Residents Vote Overhwhelmingly to End Nation’s Only Bicameral City Council
EVERETT – According to unofficial results from the city clerk’s office, Everett residents overwhelmingly voted to accept proposed changes to the city’s 119-year old charter, bringing an end to the nation’s only bicameral city council.
The affirmative vote for the proposed overhaul will bring about major changes to Everett’s political landscape in the coming years.
3702 (61.18%) voted in favor of proposed changes while 2349 (38.82%) opposed the ballot question.
Among the most controversial of changes is a reduction in the number of representatives on the council, shifting from a two-tiered legislative body of twenty-five representatives to a single-branch, 11-member council. The new council consists of 6 ward councilors and 5 at-large councilors, all serving two-year terms.
The new charter would also adopt a four-year term for mayor “in order to maximize efficiency and effectiveness for the entire city administration” according to the final charter report which was available to all residents.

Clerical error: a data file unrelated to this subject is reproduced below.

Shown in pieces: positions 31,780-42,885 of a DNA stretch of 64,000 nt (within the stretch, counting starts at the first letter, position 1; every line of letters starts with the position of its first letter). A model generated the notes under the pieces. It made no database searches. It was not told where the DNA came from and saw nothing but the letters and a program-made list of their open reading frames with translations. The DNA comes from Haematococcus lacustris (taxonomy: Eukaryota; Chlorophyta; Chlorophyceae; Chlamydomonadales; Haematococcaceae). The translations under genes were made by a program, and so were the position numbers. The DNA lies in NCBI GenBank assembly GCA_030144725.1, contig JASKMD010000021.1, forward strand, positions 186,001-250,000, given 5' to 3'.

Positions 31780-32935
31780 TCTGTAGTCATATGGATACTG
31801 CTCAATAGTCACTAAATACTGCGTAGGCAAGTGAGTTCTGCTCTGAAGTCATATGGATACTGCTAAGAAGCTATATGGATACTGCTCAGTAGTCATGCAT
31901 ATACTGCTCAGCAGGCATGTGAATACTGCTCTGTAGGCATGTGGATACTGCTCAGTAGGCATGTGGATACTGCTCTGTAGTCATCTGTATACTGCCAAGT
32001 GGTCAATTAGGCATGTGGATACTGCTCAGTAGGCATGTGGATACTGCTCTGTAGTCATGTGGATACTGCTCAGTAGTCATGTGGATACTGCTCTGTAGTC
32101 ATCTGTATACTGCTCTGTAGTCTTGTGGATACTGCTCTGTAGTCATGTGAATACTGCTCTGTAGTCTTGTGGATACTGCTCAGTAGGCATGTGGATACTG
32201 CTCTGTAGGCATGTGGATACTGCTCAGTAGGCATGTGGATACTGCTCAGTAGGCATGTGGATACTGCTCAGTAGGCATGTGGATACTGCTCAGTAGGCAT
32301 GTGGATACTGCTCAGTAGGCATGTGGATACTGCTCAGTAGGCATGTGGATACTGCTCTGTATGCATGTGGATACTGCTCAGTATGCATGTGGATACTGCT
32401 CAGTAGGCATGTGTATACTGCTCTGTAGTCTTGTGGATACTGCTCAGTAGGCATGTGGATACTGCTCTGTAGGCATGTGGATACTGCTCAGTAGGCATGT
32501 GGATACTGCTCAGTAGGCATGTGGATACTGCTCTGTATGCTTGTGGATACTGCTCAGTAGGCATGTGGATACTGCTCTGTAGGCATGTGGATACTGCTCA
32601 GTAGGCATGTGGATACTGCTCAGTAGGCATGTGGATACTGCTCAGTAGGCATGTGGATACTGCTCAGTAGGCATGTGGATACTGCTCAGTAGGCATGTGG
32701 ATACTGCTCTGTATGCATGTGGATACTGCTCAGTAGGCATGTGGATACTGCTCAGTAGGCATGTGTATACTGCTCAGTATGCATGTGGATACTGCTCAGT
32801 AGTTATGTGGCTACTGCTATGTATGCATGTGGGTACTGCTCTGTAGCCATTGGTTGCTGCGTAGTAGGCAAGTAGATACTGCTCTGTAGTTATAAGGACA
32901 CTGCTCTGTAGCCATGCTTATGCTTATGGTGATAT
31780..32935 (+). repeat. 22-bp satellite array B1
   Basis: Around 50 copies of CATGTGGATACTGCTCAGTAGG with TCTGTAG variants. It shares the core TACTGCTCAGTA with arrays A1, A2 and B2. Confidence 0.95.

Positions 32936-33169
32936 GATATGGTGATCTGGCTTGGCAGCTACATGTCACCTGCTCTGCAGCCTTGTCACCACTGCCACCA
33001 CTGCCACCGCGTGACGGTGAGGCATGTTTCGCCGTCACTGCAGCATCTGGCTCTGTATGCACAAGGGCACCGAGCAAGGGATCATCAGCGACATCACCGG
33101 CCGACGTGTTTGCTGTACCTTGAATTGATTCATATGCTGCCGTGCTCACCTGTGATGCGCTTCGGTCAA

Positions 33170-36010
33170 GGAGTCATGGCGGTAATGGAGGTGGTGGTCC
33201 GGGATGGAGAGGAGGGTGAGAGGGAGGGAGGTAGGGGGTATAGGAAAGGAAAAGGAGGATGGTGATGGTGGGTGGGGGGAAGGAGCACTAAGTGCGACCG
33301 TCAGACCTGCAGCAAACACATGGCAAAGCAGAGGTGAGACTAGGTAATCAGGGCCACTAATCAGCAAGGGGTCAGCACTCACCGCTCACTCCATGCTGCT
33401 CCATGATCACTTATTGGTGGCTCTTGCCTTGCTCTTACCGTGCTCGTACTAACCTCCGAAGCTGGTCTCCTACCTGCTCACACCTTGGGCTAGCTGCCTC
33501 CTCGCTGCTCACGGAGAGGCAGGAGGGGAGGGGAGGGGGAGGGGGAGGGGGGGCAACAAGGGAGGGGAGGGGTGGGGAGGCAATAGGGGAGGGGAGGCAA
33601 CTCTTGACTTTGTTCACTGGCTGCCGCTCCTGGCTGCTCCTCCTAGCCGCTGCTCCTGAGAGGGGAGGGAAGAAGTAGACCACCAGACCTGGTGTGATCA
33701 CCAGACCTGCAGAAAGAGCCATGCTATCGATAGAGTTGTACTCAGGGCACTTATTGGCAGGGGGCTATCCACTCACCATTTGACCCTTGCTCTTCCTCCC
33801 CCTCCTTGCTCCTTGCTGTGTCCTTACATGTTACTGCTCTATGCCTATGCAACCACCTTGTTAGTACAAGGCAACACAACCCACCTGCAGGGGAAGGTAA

An additional provision in the new charter establishes a recall process for elected officials, and requires any elected official convicted of a felony to be immediately removed from office. The new charter also calls for periodic reviews of the new charter and a re-codification of the city’s ordinances.
While other municipalities had seen the bicameral form of government come and go, Everett had remained the only municipality in the nation to continue operating under the model.
After several failed attempts in the last two decades, charter review became reality when voters approved and elected members to the body in the last municipal election in 2009. Longtime supporters of the proposed changes believe the existing form of government is too cumbersome for a 21st century municipality of Everett’s size and demographics.
Changes will begin taking effect by the primary election in September of 2013.